Introduction: Make Expensive Looking Shelves on a Small Budget

About: JP's Workshop is a business that designs and produces unusual, quirky and sometimes slightly off the wall home and garden products. I use majority reclaimed materials in my pieces and you could describe what I…

I was asked by my missus to build some shelves in our front room with no specification other than they are to look "expensive". With this in mind I set about researching different types of shelving and what could be done with our meagre budget of about £100 to fill two large alcoves with shelves.

In the end we both agreed on white powder coated twin slot metal brackets and hangers for a bit of an industrial look with shelves cut, shaped and painted from 18mm WBP plywood. The project did go slightly over budget with an 8x4 sheet of 18mm ply costing £35 cut to strips and the metalwork costing about £60 (half price from a B&Q that was closing but can be found for a similar price on ebay), then £15 for a pot of paint and a few pounds for screws, plugs etc.

If reading isn't your thing I made a video of the build which you can watch here

I am also entering this project into the instructables shelving contest so if you like it then please hit the vote button at the top right.

For UK readers you can get 18mm Plywood here and brackets here.

Step 1: Fitting the Brackets to the Wall

This hanging system comprised two 6ft long vertical brackets to which hangers are fitted which provide a solid base for the plywood shelves to rest on. For two alcoves and nine shelves I needed two long brackets and 18 hangers.

First job was to mark up the wall for hanging the brackets. The first bay was 800mm wide at the top and the other was 760mm wide at the top but being an old house the walls are slightly crooked and that width got slightly more at the bottom for both bays. My strategy therefore was to find the centre point at the top of each bay and make the centreline of each bracket 200mm from this centre point, making the brackets 400mm from each other.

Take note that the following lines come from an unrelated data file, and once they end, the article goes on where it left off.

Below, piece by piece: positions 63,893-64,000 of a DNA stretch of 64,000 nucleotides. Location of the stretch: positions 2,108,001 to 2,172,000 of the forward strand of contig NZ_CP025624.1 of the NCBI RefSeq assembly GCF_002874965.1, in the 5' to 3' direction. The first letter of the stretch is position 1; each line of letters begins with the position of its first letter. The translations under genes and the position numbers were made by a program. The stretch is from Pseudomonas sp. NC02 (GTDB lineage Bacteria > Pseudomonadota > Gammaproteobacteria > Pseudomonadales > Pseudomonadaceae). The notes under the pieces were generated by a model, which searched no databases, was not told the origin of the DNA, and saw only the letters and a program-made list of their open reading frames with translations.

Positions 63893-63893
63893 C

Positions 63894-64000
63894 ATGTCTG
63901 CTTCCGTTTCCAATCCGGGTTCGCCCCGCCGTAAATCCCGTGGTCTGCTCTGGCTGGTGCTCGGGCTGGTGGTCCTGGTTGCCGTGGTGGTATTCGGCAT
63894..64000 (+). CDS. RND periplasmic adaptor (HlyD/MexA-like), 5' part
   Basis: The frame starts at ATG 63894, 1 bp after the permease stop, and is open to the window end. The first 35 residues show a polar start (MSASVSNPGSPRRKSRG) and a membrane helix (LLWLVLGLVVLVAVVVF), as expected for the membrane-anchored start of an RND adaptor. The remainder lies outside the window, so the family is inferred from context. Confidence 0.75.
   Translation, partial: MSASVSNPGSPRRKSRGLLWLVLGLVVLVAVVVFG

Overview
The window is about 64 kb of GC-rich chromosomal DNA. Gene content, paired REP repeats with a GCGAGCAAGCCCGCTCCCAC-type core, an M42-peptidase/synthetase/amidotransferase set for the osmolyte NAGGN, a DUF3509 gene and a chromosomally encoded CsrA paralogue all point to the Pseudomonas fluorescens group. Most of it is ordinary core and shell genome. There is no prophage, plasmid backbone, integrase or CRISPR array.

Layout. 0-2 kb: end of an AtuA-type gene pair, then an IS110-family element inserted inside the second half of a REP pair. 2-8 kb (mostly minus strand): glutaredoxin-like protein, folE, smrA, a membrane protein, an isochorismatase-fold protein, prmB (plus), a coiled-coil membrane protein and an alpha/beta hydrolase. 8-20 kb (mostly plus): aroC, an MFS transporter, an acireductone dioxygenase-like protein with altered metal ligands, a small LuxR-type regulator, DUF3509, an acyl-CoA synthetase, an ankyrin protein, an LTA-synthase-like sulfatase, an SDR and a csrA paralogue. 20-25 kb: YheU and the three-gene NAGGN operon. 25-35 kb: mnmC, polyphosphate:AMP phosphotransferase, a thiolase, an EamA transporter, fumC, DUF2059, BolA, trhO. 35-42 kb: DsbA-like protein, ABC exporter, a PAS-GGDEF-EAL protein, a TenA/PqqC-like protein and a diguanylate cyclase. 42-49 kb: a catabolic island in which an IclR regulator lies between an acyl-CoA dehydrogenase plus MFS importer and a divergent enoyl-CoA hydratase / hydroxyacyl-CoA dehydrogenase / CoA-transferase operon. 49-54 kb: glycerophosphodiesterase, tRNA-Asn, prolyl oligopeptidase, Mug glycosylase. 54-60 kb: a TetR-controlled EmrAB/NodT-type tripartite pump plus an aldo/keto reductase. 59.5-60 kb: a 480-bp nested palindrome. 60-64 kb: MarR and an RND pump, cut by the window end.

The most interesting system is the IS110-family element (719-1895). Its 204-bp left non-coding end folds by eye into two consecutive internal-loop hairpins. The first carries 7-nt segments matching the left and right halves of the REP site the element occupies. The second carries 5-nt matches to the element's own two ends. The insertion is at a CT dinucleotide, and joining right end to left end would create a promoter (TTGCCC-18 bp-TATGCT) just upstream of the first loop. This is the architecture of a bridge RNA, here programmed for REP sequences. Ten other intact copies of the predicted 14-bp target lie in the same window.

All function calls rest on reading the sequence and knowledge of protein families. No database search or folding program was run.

I drilled a hole for the top fixing of each bracket, added a 7mm wall plug and screwed each bracket into place with the widest screw the plug would take to leave all 4 brackets hanging by their top fixing.

I then used a spirit level to ensure each bracket was hanging straight and made sure each pair of brackets was the same distance apart at the top as at the bottom to double check. I then marked the position of all the other fixings before drilling, plugging, and screwing the brackets into place. Each bracket was eventually held up by 6 fixings.

Finally I placed the hangers on the brackets according to where the shelves were going to be built.

Step 2: Building the Shelves

I purchased an 8x4 sheet of 18mm WBP plywood to make the shelves from. The depth of both bays was 370mm so the timber yard very kindly cut my sheet into three pieces 8 foot long and 370mm wide but you could do this yourself with a table saw or a circular saw with a guide.

I used a router with a rounding over bit to create an attractive profile on what would eventually be the front edge of the shelves. As plywood is prone to contain voids I had to go along each profiled edge and fill any holes with wood filler, once this had been left to set I could sand away the excess filler and sand the top and bottom of the ply in readiness to cut out the shelves.

As my bays weren't straight I had to measure the width of the bay at each shelf position and cut each shelf accordingly. To cut each shelf I clamped a straight piece of wood across my plywood to use as a cutting guide and cut with a circular saw. I repeated this until I had all 9 shelves cut to the correct size.

Step 3: Finishing the Shelves

Once all the shelves were cut to size I placed them on their hangers to check their fitting and to mark off the position of the wall brackets on their back edges. This was so I could cut notches so the shelves would fit around the brackets and be flush with the back wall.

To cut the notches I used a router with a narrow cutting bit. I set up a straight piece of wood clamped across the shelf in such a way that it acted as an end stop when I pushed the router forward to leave nice straight notches.

Finally I painted each shelf in satin white paint. The first coat was done with a brush and the following two coats were done with a small roller. In restrospect I would have used a roller from the start but that is a lesson learnt for next time.

Step 4: Fitting the Shelves

The last step was to fit the shelves to the hangers with 40mm screws.

Because these shelves were cut quite precisely I found that some of the excess paint that had collected on the edges of some of the shelves was stopping the shelves fitting correctly. I had to take these back and sand away the excess until they fit.

Step 5: Finished

Some pictures of the final result. I'm happy to say my missus was well pleased with the end result.

If you liked this project, please consider becoming a patron to help me finance more projects in future. Visit my Patreon page to get involved.

Step 6: Tools and Materials


1 sheet of 8x4 18mm WBP plywood

4 6ft brackets

18 320mm hangers

2.5 litre pot of satin white paint

80mm screws and wall plugs

40mm screws



Circular Saw


Spirit level


Brushes and rollers

Shelving Contest 2016

Participated in the
Shelving Contest 2016